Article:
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Dedicated Server Woes


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#1 Chris Reynolds   Members   -  Reputation: 110

Posted 16 March 2012 - 02:28 AM

Hey guys - so I've hosted a few websites before with simple hosts where CPanel and an FTP client were all I needed. Now I'm looking to launch something a bit bigger, and am thinking about getting a dedicated server to do so.

However, I'm a little intimidated by the thought of having to set everything up myself (Apache, Firewall, PHP, MySQL, etc.) on an operating system I've never touched: Linux. I want to learn, but I also want to launch this website in a reasonable amount of time without too much ongoing hassle. I also am scared I won't be able to secure it correctly (e-commerce on the website), as I'm so new to it all.

So my question is this: is it worth it? My priority is speed and security, not necessarily low-level control. Thanks for any help!


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#2 Koobazaur   Members   -  Reputation: 686

Posted 16 March 2012 - 10:22 AM

If all you're hosting is a web server, why do you need a dedicated one? Tons of web hosts provide a variety of features and security, including reasonably priced SSL support.

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#3 Antheus   Members   -  Reputation: 2393

Posted 16 March 2012 - 10:33 AM

So my question is this: is it worth it? My priority is speed and security, not necessarily low-level control.


Definitely not worth it.

If you were an expert in the field and it were your primary role, then dedicated can be more secure and faster. But lacking experience and not being a priority means just about any free/cheap managed host will offer more for less.

It might be worthwhile to think in general direction, but going on your own for sake of security and speed will deliver none. If anything, you'll discover a world of endless obscure errors if you're lucky. If not, you won't even know they exist and that 1/4 of your visitors experience random errors.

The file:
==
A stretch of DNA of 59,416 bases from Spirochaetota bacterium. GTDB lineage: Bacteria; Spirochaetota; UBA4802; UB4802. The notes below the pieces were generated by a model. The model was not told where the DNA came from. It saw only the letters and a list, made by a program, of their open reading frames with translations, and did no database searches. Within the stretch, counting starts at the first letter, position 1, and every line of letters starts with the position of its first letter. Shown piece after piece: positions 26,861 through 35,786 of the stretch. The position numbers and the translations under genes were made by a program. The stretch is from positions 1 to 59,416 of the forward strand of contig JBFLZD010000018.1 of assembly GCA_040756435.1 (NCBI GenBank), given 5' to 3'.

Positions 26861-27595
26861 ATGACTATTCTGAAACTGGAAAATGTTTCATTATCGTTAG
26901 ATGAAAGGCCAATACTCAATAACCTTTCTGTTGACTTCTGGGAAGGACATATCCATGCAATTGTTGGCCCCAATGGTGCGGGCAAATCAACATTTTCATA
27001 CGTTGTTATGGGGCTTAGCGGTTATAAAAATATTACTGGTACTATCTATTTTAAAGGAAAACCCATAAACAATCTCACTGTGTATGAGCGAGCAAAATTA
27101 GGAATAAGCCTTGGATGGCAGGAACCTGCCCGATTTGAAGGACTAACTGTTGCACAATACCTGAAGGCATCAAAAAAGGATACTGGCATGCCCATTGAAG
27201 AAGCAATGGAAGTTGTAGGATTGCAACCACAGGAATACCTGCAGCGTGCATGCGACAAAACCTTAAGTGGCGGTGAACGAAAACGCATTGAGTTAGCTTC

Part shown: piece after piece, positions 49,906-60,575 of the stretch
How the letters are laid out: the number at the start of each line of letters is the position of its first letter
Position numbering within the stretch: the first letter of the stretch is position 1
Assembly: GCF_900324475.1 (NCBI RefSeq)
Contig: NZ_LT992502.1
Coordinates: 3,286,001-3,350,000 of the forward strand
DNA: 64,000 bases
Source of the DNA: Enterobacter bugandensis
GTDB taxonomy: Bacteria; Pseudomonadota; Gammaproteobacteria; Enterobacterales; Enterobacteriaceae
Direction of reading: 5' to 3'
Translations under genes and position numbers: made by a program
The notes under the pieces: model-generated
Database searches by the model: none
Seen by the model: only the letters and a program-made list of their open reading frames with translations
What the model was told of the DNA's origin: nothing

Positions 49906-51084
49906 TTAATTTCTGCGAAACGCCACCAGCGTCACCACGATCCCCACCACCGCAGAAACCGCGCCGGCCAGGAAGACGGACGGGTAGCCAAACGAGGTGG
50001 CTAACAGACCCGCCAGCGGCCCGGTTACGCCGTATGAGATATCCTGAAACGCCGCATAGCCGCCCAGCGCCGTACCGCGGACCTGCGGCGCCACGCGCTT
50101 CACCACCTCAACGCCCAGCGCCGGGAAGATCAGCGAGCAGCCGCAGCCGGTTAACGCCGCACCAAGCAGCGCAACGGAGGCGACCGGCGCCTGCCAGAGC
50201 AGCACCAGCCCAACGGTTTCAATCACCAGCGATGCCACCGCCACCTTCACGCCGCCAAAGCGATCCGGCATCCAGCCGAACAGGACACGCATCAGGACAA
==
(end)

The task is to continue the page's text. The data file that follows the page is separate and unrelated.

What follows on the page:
#4 Wan   Members   -  Reputation: 1366

Posted 16 March 2012 - 11:09 AM

If you want to learn about (Linux) system administration, and it's definitely useful to have at least some basic knowledge of it, get and old PC and set up your own local development server. You can crash it and burn it and spill coffee on it as many times as you need without risking your business.

Having a dedicated machine doesn't necessarily mean better performance and security. This all depends on the hardware, the setup, the network etc. However, if it makes sense for your project, you can ask your host about the possibility of renting fully managed dedicated servers.

#5 Chris Reynolds   Members   -  Reputation: 110

Posted 16 March 2012 - 01:01 PM

Ok, thanks for the info guys. Not going to jump into the deep end with this venture. Maybe some time in the future, but I can't afford to have a flimsy backend for this website.

Thanks!


#6 gavco98   Members   -  Reputation: 372

Posted 19 March 2012 - 02:58 AM

Do you really need a full dedicated server, why not go with a managed VPS? You will have full control over it, but also the backup of having a support team behind you if you screw something up.

I wouldn't worry too much about setup - whenever you buy a server (either VPS or Dedicated), it will be configured for you, and PHP, Apache, MySQL etc will already be installed. Although it might be worth learning how to install / configure it, as one day you may wish to upgrade or reconfigure it.

Although I would suggest setting up a linux server at home first, so that you can experiment and learn without affecting your love site.
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#7 BeanDog   Members   -  Reputation: 1063

Posted 19 March 2012 - 08:07 PM

If you just want to play and learn, Amazon's EC2 will give you a free "micro" instance for a year if you're a new customer. Something like 512MB RAM, low-power CPU, 5GB hard drive space, 15GB monthly bandwidth: http://aws.amazon.com/free/

You get full root access, and if you (unlikely) use a lot more resources, you'll just get charged some tiny amount for the actual overage (like $0.15/GB of bandwidth).

If you are more worried about launching your site than learning new skills, though, it's a complete waste of time. Learning how to go from a clean box to a working web server is going to take a while. Heck, even figuring out how to SSH into a remote server can take a bit for someone new.

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